What do you get when you cross Blind Melon with Jeff Buckley? Who cares. A wise man once said, “Music ain’t for the Abacus.”
Shannon Hoon’s inability to shield his concern for the world’s thoughts may not gel with Jeff’s. The bands may not even like each other – what if Glenn Graham’s obsession with the Beatles repeats unacceptably on My Sweetheart the Drunk? I may have just concluded that Mathematics tells us it probably wouldn’t work.
After an afternoon of rumination, I find the motivation behind writing one’s Biography aphetically ‘luctuant. I’ve met the band, and I don’t trust their linguistic styling. Mr Tree, the Arborist with his hot head-fur; the wide one’s arrogant love of roguish ill-cultured dirt-gems? The lanky one is far too taken with his set-to-fail bonsai-origami group, and the short one – the scribbling of one’s story is far too prosaic and off-camera for that chap. Doubt is a plenty.
I believe the issue lies in the banality of their wares, don’t you think? Their last attempt was like reading soup. Surely, real worth is found in being insatiable. Not concerning one’s self with furore or well-lit tattle-tales, but relying on one’s own expectations and terminal points; constantly improving so as to appease one’s own musical charge. Then maybe, just maybe, the recompense may be that their mismatched, fanciful rock tunes are destined to permeate the listener’s psyche.
Rest to be assured, when the support act is sitting with a West Coast watching the main and the air is rife with the smell of a sheep-less crowd, it won’t be the words written, the lights, it won’t be the riff, groove or pocket – wherever that is, my dear. It will be the unexpected rap satirical, or the glint turned to a tear in the eye of the singer that just remembered what they were really singing about. The one moment, when one’s vehicle parked outside is infertile, and cash loans lose their green; when every futile soul in the room feels the same chemical reaction. This is all that counts, my dear Penelope, as unless you are a real musician, you will be off to work tomorrow.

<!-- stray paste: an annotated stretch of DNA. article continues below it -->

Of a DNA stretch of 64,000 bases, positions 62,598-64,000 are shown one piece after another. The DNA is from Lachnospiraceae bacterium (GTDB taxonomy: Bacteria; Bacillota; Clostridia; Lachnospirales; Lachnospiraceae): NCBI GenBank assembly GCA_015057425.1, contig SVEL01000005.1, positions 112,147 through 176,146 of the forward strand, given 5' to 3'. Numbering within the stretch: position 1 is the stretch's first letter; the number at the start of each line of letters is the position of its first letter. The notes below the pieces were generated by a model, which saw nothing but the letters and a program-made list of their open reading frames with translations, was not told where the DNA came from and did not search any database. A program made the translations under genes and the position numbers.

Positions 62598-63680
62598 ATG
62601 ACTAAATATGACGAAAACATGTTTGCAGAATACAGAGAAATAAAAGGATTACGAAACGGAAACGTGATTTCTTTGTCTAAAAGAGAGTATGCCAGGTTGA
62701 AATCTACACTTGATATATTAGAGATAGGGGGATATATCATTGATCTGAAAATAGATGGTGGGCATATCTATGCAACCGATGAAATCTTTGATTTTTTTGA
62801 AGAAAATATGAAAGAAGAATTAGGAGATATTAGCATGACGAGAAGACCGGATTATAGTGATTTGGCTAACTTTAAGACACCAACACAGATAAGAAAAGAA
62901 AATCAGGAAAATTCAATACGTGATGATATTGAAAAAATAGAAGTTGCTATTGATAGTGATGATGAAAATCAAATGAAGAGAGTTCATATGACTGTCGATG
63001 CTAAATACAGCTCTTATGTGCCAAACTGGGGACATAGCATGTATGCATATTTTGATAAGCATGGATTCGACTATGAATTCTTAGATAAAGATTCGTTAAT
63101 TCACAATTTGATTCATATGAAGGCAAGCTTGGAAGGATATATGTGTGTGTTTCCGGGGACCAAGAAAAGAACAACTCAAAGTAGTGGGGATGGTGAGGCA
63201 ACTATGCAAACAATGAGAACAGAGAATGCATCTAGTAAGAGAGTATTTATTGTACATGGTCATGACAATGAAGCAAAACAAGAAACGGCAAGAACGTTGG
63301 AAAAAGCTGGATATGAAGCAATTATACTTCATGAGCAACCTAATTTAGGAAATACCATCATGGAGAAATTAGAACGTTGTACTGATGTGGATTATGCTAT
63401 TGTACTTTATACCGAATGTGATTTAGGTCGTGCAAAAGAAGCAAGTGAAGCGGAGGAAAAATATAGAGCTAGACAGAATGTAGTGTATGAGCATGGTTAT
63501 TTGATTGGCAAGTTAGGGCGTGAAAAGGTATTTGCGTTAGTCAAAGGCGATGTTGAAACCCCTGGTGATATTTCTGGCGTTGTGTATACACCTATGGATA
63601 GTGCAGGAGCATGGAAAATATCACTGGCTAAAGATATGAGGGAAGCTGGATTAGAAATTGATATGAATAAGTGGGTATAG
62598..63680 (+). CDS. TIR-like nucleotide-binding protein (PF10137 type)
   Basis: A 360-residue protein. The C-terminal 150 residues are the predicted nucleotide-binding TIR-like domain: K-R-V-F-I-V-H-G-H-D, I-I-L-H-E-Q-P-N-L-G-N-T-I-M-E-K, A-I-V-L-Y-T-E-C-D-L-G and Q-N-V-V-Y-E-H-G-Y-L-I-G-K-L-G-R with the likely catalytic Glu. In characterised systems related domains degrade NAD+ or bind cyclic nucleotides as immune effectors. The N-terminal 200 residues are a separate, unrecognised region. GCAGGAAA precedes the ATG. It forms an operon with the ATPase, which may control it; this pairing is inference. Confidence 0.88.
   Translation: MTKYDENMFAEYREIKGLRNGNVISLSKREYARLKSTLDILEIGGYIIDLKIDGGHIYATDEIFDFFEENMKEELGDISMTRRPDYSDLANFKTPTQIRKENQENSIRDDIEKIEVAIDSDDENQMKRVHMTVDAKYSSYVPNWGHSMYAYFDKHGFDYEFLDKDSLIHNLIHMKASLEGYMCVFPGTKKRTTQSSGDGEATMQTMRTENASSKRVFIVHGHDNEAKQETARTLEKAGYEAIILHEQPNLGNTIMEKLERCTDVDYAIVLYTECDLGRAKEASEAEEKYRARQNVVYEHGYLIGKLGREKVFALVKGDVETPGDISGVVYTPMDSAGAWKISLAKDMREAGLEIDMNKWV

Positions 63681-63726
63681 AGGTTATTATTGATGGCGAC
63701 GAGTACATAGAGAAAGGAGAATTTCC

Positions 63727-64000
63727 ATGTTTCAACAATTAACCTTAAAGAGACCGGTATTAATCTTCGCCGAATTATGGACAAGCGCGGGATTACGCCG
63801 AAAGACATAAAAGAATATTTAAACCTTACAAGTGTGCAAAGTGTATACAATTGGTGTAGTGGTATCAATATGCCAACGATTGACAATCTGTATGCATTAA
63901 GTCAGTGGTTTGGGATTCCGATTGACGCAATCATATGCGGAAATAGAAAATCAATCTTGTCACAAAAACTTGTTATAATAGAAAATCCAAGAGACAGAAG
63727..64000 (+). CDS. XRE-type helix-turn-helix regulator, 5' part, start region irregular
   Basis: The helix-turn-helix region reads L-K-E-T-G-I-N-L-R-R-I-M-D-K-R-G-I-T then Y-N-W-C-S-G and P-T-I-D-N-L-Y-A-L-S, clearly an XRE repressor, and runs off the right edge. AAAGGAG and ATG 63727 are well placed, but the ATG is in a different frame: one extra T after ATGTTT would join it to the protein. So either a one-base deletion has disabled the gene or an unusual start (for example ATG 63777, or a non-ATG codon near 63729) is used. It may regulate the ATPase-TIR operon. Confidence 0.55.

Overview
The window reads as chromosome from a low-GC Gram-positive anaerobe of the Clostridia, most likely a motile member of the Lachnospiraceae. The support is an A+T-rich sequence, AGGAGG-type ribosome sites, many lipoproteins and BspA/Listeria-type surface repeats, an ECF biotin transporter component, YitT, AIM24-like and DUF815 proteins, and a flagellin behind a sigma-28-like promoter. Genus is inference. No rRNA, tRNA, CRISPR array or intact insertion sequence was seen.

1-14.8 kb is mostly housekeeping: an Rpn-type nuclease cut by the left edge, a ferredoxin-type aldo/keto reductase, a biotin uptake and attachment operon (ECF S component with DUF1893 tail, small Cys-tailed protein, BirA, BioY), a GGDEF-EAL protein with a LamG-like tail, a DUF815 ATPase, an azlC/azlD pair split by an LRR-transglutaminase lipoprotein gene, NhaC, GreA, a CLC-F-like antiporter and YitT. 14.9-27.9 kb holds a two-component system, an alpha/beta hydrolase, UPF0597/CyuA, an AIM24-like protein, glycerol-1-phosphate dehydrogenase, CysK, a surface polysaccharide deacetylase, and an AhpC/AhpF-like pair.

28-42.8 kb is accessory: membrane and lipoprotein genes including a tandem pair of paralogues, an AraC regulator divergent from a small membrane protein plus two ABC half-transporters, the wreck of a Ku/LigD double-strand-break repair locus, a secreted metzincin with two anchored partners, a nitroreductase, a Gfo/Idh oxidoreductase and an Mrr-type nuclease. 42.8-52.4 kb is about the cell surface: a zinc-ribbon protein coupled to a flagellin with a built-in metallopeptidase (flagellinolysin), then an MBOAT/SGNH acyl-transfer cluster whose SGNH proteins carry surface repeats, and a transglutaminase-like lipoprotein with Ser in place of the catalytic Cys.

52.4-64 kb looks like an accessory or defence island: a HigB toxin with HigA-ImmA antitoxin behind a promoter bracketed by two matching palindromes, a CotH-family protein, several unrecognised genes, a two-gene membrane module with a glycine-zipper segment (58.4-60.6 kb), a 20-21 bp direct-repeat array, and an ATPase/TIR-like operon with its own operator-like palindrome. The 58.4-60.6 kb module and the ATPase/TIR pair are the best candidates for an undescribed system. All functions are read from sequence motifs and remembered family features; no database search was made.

I trust this letter reaches you in good health ma’ lady, and I do hope you can finally inject some civility into these Plastic fellow’s fervent frivolity.
Dr. Damien Staines PW. AW.
DAFT, DREAMY, A LITTLE DUBIOUS, PLASTIC WOOD IS GROWING UP.
THEIR DEBUT ALBUM, AUSTRALIAN WEATHER, WAS A DIVERSE 13 TRACK COLLECTION OF SONGS ABOUT LIFE-LETHARGY, SOCIAL POLITICS, CASUAL ALCOHOLISM AND THE PEOPLE AROUND US WITH TOUCHES OF 20TH CENTURY ROCK, 70S FOLK AND POP SONGWRITER INFLUENCE.
NEAR-INDUSTRIAL BASS GROOVES; PERCUSSIVE DRIVE; ACOUSTIC/ELECTRIC FUSION – A TIP OF THE HAT TO THE HARD WORK PUB ETHOS, WITHOUT LOSING SIGHT OF POP SENSIBILITY, AN HONEST BUT CODED LYRICISM AND A
ROLLICKING ADAPTATION OF FOLK ‘N’ ROLL.
Yet, they have just finished a single and film clip for a vastly different musical beast. Country Town is a lively ballad: reflective, yet defiantly looking to a designed and positive road ahead. Produced and recorded by the band in multiple spaces in Brisbane, this time the tendency for measured harmony and groove has stepped back for a choir and an honest, emotionally-strained lead vocal.
Amongst a garage guitar-driven, thick instrumentation, the track rolls poignantly with the Hammond styling of Dan Mansfield (The Gin Club, You Am I). The remaining layers are provided by the two main antagonists, Sean Dunne and Nathan Gallagher – a new chapter following the multiple collaboration that was Australian Weather.
Country Town is the first of a series of songs that represent the now of a natural progression of tunes and stories, with the bonus of a melody and lyrics that land centre stage in your head, no later than the first listen.
THE NEW SINGLE COUNTRY TOWN IS AVAILABLE FOR DOWNLOAD FROM ITUNES AND BANDCAMP SEPTEMBER 1. SEE THE CLIP AT PLASTICWOOD.COM.AU/VIDEO.